Of interest: the dates of coaches' investments with J. David Financial, which remain unknown, and the dates that Select players signed with their schools. There is also a lengthy list of other college basketball coaches who were Salinas clients—none of whose names are yet public—who did not invest in the bond scheme and whose money is not at risk. "What we know right now is this guy apparently took a whole bunch of people, coaches included, in this Ponzi scheme," a high-ranking NCAA official says. "What we don't know is whether or not there was any funneling of kids. That's what we have to ask around about and determine."

Adds a coach who was a client of Salinas's, "We invested because he thought he would make us money.... When it all comes out, I bet there will be a hundred coaches who invested with him."

"Dear Coach Salinas: I will always be grateful for what you have done and will continue to do for me and my family.... You as a dad, person, coach, friend and role model will always have a place in my heart!"

—Former Nebraska, Houston and Houston Select forward Louis Truscott

A few years ago, Salinas invited Houston Select center James Blasczyk, whose family had built the coach's beach house in Galveston, into his J. David Financial office in Friendswood. Displayed prominently was a golden basketball rim with the Select logo and the words THANKS COACH SALINAS on its backboard. Salinas directed the future USC big man to his desk's three computer monitors. Green, black and red numbers seemed to dance across the screens.

"He showed me how his computers worked, just moving bonds back and forth on a spreadsheet," Blasczyk recalls now. "One of the numbers I read was $2.5 million, and I was like, Damn."

Over the last several months such personal meetings had become increasingly rare. Formerly lengthy phone calls would be cut short after about a minute. Ultimately the players stopped hearing from Coach Salinas altogether. On July 17, the man they trusted was a memory. "Salinas was the toughest, most confident man I'd ever met," says Blasczyk. They all wonder why he had to drift away.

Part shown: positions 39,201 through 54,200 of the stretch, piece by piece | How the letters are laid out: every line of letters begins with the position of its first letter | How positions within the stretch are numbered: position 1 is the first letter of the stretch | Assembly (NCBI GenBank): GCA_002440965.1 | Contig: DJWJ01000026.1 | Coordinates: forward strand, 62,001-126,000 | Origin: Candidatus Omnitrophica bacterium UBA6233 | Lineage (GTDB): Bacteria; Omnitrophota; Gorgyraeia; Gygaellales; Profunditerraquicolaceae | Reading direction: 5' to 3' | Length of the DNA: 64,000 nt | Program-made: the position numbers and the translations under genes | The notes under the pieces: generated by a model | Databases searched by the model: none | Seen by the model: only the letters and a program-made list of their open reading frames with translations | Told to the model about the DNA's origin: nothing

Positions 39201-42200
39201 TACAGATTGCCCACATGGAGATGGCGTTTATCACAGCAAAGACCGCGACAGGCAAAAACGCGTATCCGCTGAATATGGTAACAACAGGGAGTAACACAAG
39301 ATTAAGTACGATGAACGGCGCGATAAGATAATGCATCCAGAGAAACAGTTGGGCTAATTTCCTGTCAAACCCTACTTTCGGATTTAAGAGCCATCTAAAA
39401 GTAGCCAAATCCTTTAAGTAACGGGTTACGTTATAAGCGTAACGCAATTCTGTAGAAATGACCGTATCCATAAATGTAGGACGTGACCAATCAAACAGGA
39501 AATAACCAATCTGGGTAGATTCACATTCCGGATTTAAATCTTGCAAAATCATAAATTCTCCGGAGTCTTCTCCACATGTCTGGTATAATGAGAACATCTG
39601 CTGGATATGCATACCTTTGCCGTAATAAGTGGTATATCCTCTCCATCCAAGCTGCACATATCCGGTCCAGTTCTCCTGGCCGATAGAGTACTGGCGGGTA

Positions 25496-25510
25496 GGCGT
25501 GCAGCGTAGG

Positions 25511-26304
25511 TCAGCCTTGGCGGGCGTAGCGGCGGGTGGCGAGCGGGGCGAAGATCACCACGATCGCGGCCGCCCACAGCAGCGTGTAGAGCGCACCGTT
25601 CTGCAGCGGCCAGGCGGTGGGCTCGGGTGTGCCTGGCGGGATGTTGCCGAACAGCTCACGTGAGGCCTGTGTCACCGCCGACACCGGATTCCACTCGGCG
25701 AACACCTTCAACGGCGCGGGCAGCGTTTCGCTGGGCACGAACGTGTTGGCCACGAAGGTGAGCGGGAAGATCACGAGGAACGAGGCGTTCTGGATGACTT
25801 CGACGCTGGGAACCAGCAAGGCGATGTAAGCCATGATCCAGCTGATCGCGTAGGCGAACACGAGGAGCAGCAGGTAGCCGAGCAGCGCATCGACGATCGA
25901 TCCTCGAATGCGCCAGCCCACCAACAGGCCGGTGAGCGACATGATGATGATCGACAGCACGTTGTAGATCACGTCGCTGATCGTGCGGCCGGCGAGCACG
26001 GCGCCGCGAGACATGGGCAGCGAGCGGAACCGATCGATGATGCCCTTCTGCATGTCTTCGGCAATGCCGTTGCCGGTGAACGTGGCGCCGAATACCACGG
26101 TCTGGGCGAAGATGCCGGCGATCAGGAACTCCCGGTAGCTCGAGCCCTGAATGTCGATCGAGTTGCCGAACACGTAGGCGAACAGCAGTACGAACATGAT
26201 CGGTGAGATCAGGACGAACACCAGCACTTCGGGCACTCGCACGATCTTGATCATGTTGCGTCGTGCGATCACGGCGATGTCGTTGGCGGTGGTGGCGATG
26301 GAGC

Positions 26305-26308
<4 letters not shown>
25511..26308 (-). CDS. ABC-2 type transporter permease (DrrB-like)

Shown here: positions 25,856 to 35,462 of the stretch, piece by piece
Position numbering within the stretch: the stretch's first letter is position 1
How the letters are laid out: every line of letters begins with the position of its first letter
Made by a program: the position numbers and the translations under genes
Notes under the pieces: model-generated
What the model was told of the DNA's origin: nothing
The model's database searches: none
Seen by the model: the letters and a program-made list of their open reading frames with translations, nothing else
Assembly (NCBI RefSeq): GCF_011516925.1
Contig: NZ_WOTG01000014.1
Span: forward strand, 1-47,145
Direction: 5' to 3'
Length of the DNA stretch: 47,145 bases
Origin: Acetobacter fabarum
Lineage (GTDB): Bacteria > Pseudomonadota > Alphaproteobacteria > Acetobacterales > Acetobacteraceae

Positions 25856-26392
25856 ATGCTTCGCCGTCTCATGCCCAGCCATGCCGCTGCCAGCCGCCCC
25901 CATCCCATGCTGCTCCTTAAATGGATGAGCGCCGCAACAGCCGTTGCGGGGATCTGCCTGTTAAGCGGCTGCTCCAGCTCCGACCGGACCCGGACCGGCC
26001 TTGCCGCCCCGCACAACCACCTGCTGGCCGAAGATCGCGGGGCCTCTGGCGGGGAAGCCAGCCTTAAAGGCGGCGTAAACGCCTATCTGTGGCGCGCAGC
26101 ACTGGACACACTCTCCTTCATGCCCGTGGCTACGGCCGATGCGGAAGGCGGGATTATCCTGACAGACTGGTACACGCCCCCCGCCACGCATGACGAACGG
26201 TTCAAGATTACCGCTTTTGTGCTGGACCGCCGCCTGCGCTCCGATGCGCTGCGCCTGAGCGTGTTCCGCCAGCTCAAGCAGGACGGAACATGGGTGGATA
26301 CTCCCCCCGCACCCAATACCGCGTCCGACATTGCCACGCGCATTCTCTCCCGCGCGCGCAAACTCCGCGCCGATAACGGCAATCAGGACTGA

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PHOTOTAKEN FOR A RIDE Coaches and administrators in both basketball and football, as well as two NBA players, were among those duped by Salinas (above). The dollar figures represent the most recent value of their investments in bonds with Salinas—money that has seemingly vanished. PHOTODOUGLAS C. PIZAC/AP (GIACOLETTI)[See caption above] PHOTOJOE MURPHY/WIREIMAGE.COM (WILSON)[See caption above] PHOTOGREG NELSON (MARTIN)[See caption above] PHOTOJAMES SNOOK/SOUTHCREEK GLOBAL (GIOVANINE)[See caption above] PHOTOFERNANDO MEDINA/NBAE/GETTY IMAGES (UDOH)[See caption above] PHOTOGREGORY SMITH/AP (DAVALOS)[See caption above] PHOTOGREG NELSON (GILLISPIE)[See caption above] PHOTOCLIFF SCHIAPPA/AP (NEE)[See caption above] PHOTOBRUCE THORSON/US PRESSWIRE (SADLER)[See caption above] PHOTOJOHN W. MCDONOUGH (OLSON)[See caption above] PHOTOPETER G. AIKEN/GETTY IMAGES (DREW)[See caption above] PHOTOTIM G. ZECHAR/ICON SMI (JANKOVICH)[See caption above] PHOTODAVID E. KLUTHO (FEW)[See caption above] PHOTOPATRICK GREEN/SOUTHCREEK GLOBAL/ZUMAPRESS.COM (BRILES)[See caption above] PHOTOFERNANDO SALAZAR/WICHITA EAGLE (THOMPSON)[See caption above] PHOTOMANNY MILLAN (SKAER)[See caption above] PHOTOWENDI KAMINSKI/BEIMAGES (MCCLELLAN)JAWANN MCCLELLAN MORE QUESTIONS At least 10 of Salinas's players, including these three, signed with schools coached by investors in his alleged Ponzi scheme. (Edwards initially signed with Nebraska.) PHOTONELSON CHENAULT/US PRESSWIRE (EDWARDS)ALONZO EDWARDS [See caption above] PHOTODOUGLAS JONES/US PRESSWIRE (DUGAT)HENRY DUGAT [See caption above]